A computer simulation, or 'in silica' model, of the body's inflammatory response to traumatic injury accurately replicated known individual outcomes and predicted population results counter to expectations, according to a study.

Traumatic injury is a major health care problem worldwide. Trauma induces acute inflammation in the body with the recruitment of many kinds of cells and molecular factors that are crucial for tissue survival, explained senior investigator Yoram Vodovotz, Ph.D., professor of surgery and director of the Center for Inflammation and Regenerative Modeling at the University of Pittsburgh School of Medicine. But if inappropriately sustained, the inflammatory response can compromise healthy tissues and organs.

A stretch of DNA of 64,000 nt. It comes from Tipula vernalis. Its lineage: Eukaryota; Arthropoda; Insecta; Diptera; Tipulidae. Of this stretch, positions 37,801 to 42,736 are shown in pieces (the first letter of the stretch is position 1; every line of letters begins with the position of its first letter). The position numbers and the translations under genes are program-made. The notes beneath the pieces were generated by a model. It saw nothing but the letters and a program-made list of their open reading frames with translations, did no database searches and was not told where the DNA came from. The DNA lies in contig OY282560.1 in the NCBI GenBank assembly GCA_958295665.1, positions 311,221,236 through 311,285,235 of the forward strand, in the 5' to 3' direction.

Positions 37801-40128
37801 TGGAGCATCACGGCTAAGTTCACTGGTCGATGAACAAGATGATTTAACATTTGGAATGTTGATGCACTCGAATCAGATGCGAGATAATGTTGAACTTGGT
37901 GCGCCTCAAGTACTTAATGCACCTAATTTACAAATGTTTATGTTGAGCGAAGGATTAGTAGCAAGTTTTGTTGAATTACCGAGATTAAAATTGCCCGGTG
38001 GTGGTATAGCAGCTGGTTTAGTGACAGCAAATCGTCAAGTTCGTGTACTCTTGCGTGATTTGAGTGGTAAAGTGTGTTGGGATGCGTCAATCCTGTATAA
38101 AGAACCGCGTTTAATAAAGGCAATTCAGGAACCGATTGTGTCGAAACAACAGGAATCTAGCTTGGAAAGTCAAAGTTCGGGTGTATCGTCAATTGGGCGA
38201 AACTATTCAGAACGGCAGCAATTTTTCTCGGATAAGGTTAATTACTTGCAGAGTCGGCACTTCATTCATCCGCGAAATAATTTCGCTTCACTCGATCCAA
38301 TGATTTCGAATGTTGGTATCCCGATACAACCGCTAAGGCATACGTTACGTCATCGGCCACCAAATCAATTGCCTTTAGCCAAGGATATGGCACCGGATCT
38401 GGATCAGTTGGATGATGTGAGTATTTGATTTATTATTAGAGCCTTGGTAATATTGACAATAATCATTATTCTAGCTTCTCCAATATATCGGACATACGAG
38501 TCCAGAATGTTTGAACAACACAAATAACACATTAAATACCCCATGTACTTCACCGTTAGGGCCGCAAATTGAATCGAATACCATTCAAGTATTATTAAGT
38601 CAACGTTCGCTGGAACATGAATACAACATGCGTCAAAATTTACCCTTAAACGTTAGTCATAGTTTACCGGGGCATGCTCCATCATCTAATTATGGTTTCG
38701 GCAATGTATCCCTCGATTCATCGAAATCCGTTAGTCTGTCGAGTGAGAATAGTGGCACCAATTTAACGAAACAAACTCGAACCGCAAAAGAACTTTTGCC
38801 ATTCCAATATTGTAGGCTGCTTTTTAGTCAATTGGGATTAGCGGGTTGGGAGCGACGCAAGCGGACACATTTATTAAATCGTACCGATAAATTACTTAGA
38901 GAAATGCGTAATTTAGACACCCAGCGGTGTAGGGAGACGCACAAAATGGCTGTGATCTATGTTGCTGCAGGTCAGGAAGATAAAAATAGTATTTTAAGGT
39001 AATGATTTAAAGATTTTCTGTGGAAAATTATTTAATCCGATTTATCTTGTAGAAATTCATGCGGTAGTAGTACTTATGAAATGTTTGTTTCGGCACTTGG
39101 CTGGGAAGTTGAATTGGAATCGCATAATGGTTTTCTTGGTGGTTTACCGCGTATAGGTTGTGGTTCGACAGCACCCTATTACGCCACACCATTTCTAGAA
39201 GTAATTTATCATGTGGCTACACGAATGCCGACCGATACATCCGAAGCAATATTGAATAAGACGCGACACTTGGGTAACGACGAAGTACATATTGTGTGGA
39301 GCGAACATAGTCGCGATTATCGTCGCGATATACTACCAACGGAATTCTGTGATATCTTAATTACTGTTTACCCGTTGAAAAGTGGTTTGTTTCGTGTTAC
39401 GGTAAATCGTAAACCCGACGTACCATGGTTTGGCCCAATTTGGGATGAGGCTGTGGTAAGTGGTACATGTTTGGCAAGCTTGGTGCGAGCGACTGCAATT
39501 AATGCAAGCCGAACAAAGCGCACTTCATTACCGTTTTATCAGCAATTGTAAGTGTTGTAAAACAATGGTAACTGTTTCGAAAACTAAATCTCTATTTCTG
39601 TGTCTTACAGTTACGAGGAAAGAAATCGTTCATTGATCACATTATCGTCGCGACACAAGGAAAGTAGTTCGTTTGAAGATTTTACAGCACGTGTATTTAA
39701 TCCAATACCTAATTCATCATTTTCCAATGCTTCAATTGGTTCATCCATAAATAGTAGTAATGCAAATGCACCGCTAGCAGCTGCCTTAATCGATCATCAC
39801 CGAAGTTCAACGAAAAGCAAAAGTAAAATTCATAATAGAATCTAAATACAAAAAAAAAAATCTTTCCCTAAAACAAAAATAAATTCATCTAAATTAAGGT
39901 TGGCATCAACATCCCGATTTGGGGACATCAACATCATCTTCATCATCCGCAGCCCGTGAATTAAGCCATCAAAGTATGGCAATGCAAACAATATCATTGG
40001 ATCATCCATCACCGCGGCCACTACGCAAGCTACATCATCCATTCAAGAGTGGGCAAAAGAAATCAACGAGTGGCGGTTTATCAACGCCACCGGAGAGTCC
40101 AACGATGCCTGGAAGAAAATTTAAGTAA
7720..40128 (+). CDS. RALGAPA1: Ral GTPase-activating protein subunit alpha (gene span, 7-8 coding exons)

“Thanks to life-saving surgery and extensive supportive care, most patients who require trauma care are now highly likely to survive,” Dr. Vodovotz said. “But along the way, they may experience a variety of complications, such as multiple organ failure, that are difficult to predict in initial assessment. Our current challenge is to identify which patients are vulnerable to certain problems so that we can better implement surveillance and prevention strategies and use resources more effectively.”

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